Not about a moral code

discouraged-adversity
Christianity is not a religion
about a moral code to keep.
It’s about a God who
saves people that don’t
keep the moral code.

–Tullian Tchividjian

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Reckless generosity

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Grace doesn’t make demands. It just gives. And from our vantage point, it always gives to the wrong person. We see this over and over again in the Gospels: Jesus is always giving to the wrong people—prostitutes, tax collectors, half-breeds.

The most extravagant sinners
of Jesus’s day receive his most
compassionate welcome.

Grace is a divine vulgarity that stands caution on its head. It refuses to play it safe and lay it up. Grace is recklessly generous, uncomfortably promiscuous. It doesn’t use sticks, carrots, or time cards. It doesn’t keep score. As Robert Capon puts it, “Grace works without requiring anything on our part. It’s not expensive. It’s not even cheap. It’s free.”

It refuses to be controlled by our innate sense of fairness, reciprocity, and evenhandedness. It defies logic. It has nothing to do with earning, merit, or deservedness. It is opposed to what is owed. It doesn’t expect a return on investments. It is a liberating contradiction between what we deserve and what we get. Grace is unconditional acceptance given to an undeserving person by an unobligated giver.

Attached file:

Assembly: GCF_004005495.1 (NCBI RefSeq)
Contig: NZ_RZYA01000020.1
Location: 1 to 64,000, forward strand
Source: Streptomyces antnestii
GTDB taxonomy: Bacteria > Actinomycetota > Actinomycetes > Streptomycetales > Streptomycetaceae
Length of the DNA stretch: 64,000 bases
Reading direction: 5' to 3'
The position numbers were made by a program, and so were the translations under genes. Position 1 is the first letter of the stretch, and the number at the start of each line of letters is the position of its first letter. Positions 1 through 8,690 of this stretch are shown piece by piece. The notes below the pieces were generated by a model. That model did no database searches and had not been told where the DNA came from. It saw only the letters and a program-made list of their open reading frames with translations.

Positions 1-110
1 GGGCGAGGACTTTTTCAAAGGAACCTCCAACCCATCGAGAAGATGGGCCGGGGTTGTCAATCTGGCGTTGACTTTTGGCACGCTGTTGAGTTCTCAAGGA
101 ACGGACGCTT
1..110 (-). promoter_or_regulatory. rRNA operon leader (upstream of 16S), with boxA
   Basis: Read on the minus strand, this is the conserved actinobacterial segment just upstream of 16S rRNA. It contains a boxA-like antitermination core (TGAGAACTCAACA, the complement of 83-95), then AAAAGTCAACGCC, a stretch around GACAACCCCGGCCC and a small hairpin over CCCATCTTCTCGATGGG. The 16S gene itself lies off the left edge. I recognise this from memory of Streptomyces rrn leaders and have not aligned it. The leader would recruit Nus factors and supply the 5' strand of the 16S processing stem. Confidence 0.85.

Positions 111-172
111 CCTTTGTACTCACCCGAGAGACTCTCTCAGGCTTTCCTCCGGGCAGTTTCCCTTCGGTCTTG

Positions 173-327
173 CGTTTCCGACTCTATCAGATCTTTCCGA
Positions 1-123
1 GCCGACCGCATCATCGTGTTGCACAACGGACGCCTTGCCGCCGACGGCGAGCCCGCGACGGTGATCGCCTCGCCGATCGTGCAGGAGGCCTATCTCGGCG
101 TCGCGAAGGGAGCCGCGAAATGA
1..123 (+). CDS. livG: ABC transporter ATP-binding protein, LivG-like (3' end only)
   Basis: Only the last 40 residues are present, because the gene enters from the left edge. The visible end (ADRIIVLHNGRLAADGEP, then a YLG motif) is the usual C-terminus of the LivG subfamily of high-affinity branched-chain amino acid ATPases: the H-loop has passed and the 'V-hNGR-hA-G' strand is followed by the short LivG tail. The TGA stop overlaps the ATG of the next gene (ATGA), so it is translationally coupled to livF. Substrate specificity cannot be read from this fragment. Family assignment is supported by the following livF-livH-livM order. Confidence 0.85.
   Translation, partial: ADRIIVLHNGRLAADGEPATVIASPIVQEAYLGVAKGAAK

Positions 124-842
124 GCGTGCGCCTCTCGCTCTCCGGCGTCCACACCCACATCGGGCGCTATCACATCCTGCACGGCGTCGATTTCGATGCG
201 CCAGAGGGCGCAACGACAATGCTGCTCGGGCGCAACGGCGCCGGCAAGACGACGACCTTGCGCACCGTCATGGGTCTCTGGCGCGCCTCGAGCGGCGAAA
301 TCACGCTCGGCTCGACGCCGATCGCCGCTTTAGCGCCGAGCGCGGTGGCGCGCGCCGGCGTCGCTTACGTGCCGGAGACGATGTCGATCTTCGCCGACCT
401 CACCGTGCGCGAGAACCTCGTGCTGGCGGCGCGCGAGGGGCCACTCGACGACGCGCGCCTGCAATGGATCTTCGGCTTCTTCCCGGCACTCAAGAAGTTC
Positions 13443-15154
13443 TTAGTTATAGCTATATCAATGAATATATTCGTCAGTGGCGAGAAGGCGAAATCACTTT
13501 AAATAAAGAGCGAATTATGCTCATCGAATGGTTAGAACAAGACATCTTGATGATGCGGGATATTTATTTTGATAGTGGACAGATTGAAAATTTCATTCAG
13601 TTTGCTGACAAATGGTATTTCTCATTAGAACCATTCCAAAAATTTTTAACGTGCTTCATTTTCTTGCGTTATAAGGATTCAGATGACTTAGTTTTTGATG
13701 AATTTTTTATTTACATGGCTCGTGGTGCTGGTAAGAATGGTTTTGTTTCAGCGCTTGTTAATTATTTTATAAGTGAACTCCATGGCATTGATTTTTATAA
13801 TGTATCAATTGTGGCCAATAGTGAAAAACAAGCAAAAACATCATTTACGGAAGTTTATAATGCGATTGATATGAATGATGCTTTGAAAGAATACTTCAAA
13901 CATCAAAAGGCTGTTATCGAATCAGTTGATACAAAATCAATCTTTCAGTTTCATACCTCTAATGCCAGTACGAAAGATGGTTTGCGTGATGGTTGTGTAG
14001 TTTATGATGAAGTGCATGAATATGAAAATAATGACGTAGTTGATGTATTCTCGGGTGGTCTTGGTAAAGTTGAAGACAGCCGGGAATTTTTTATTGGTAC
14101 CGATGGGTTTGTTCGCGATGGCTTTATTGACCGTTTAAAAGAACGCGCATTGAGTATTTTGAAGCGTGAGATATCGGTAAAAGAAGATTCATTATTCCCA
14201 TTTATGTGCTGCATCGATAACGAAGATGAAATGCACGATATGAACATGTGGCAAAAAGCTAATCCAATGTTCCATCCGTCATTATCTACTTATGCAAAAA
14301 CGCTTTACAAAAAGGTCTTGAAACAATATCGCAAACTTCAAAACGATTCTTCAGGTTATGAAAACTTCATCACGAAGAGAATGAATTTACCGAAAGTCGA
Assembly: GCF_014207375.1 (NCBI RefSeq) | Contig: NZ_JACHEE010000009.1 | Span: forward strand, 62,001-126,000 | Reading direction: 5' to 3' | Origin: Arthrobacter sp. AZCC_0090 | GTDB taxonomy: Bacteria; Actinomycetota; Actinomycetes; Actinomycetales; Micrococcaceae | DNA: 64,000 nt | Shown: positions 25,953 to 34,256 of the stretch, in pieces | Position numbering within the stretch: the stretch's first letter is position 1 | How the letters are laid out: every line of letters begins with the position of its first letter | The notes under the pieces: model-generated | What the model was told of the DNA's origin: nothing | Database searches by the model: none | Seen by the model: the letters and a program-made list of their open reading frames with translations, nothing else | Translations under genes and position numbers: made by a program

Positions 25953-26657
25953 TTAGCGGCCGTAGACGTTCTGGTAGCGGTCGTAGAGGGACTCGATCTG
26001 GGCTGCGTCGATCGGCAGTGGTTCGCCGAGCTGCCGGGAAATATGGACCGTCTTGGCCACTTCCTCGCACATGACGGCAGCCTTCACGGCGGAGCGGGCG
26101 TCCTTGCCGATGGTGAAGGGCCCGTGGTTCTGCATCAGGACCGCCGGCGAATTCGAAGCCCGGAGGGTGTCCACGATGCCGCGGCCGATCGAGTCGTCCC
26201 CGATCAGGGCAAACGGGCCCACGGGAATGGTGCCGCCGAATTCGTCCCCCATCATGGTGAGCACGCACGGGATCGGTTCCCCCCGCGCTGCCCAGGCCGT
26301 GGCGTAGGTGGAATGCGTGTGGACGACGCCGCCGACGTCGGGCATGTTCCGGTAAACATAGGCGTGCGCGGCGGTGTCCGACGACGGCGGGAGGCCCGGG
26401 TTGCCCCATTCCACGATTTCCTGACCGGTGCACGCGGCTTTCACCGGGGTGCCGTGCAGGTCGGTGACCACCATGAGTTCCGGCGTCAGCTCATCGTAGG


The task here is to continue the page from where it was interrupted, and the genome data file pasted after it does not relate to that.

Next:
–Tullian Tchividjian
(emphasis added)

Image: http://nsirakov.com/

Freedom not bondage

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Christianity should feel like
“My chains fell off” not
“I better not screw up.”

–Tullian Tchividjian

His love is not earned

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Legalism says God will love us if we change.
The gospel says God will change us
because He loves us.

― Tullian Tchividjian

Unsafe and unsettling

I wholeheartedly believe that the gospel of grace is way more drastic, way more offensive, way more liberating, way more shocking, and way more counterintuitive than any of us realize.

There is nothing more radically
unbalanced and drastically unsafe
than grace.

It has no “but”: it’s unconditional, uncontrollable, unpredictable, and undomesticated. It unsettles everything. There is a dangerous depth to the gospel that needs to be rediscovered and embraced…

–Tullian Tchividjian
(emphasis added)

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